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In James Weldon Johnson’s The Autobiography of an Ex-Coloured Man, the narrator presents the story of his life as a black man passing as white, and the different stages he progresses through while doing so. In both his life and the lives of many black Americans during the time of our narrator’s life, and to the present day, music plays an integral part in defining identity and culture. The narrator’s personal experience with music reflects a greater cultural experience shared by the black American community, and is sometimes the central element of his own life. By understanding the narrator’s experience with music, we can connect it to a broader experience of culture and status that Johnson comments on via the narrator.
Early in his life, the narrator discovers he has a proficiency in music, playing the piano in his home and joining various groups and ensembles early in his life (25-27). His musicianship also allowed him venues socially to spend time with people he may not have otherwise, beginning with his love interest in grade school. He remarks on his youthful love, saying “Perhaps the reader has already guessed why I was so willing and anxious to play the accompaniment to this violin solo; if not – the violinist was a girl of seventeen or eighteen… and who had moved me to a degree which now I can hardly think as possible” (29). As a medium to accompany the girl both musically and physically in person, the narrator’s talents and interests in music early on establish him as someone who may have the potential to make connections unavailable to others, which will prove momentous in guiding his life in due time.
Given that the narrator’s talents are unique enough to distinguish him from the rest of the general population, he is able to eventually find a place playing the piano in establishments that are understood to be similar to modern day bars. In fact, the narrator becomes acclaimed as something of a legend in New York City, having earned the reputation of “the best rag-time-player in New York” (115). He says, “By mastering rag-time I gained the title of professor. I was known as ‘the professor’ as long as I remained in that world. Then, too I gained the means of earning a rather fair livelihood” (115) [emphasis mine]. In saying he has earned a fair livelihood, as well as the dignified title of “professor,” the narrator equates playing music – particularly ragtime music – as something sophisticated, intelligent, and respectable, as opposed to a job like cigar making.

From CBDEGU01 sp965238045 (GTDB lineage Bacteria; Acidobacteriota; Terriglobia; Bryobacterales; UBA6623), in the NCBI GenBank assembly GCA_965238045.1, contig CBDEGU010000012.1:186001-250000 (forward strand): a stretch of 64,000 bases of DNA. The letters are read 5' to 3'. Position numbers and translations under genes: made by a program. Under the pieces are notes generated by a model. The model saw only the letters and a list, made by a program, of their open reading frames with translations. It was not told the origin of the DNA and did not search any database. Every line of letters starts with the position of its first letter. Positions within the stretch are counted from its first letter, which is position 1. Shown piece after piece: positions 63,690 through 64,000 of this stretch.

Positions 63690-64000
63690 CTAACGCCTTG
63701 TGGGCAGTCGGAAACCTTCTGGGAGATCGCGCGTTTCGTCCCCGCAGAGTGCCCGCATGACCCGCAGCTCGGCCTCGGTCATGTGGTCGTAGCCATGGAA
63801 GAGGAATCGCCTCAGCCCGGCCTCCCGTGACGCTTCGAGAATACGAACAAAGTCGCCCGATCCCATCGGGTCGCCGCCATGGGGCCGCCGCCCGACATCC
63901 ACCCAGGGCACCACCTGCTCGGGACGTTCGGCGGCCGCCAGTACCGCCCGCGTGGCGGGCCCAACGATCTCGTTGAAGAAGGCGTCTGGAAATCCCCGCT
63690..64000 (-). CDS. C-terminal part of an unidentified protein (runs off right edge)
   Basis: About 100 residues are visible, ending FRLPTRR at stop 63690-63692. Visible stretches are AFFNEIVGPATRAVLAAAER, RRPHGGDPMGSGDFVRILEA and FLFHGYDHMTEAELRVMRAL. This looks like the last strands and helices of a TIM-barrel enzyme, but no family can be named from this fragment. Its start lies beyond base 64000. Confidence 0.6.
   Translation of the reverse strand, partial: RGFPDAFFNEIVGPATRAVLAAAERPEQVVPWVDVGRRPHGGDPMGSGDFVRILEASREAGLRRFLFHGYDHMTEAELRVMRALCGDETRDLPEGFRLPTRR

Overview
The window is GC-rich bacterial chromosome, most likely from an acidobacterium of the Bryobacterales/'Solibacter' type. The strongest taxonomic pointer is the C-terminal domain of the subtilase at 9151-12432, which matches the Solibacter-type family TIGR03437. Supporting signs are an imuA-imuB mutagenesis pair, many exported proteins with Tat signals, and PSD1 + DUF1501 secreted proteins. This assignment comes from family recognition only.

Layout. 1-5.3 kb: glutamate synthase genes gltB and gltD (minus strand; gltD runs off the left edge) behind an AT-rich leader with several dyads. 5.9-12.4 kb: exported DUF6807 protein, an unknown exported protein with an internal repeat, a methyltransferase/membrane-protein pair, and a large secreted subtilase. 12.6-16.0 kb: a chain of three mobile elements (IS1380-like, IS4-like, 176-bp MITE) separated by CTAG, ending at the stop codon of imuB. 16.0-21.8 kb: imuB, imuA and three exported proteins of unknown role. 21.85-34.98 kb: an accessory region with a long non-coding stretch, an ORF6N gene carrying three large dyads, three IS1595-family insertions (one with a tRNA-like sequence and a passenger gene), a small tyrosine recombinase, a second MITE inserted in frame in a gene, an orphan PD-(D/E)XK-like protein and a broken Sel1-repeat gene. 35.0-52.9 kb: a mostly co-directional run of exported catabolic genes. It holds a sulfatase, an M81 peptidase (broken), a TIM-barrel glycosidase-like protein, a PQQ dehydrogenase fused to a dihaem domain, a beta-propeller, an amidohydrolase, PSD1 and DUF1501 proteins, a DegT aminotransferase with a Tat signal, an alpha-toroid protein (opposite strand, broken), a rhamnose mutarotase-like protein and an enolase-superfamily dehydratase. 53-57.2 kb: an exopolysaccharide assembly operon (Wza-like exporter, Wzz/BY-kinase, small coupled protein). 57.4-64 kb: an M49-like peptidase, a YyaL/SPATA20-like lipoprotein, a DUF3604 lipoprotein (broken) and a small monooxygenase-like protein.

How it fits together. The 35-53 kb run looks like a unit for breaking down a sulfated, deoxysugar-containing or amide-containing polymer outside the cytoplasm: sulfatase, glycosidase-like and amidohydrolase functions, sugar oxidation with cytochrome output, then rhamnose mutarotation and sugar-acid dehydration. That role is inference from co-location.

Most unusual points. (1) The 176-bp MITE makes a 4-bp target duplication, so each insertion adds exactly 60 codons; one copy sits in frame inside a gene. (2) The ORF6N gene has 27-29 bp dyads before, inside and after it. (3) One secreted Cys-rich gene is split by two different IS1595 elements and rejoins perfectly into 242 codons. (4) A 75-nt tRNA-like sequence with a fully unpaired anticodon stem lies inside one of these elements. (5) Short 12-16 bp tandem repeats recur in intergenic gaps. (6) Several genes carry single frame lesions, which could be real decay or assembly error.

The narrator’s experience playing music in bars is clearly something positive, given the title he has earned and the respect he is given. Johnson’s portrayal of the black musician is that of someone in an honorable profession working to support him/herself. He contrasts this sharply with the nature of other men in these establishments who seem to do little more than bum around and gamble with money they do not have (94-96). Our narrator has just come off of a gambling binge, spending some amount of time as a full-time craps player. By transitioning to music as his primary mode of income, he is not only abandoning chance in his pursuit for money, but also personally channeling his talents and interests toward something society can see as respectable. That the music is ragtime – something seen as a great form of music during this time – only elevates him further and establishes the black musician, or the black player of ragtime, as a great man. The ragtime music itself bears great importance, as it deviates from old-school classical music and demonstrates a newfound originality that the black community claims as its own. Thus, its masters are revered, as explained, for having provided this phenomenon to the community.
It is interesting, then, to comment on what happens next in the narrator’s life. Following the request of a white millionaire to play at a function, the narrator becomes something of a personal pianist for him, playing in his own home and at various functions for a long period of time. He even travels with the millionaire to Europe at one point for many months. This raises a question: If the narrator is so respected in his own racial community for having played so well, why does he choose to play privately for a rich white man and eventually flee the continent (and his music) with him? As Johnson depicts in the shooting scene, there is actually little the narrator can do but leave, and eventually, pass as white. The violence in that moment is indicative of the very lifestyle our narrator is not involved in – he is not a violent, sexually-charged, or otherwise indecent man. These events manifest themselves as a “horrible nightmare” (124) for the narrator. In leaving New York and his public music career behind, the narrator makes a conscious decision to abandon his status and lifestyle to re-evaluate his own goals, perhaps investigating them anew in Europe.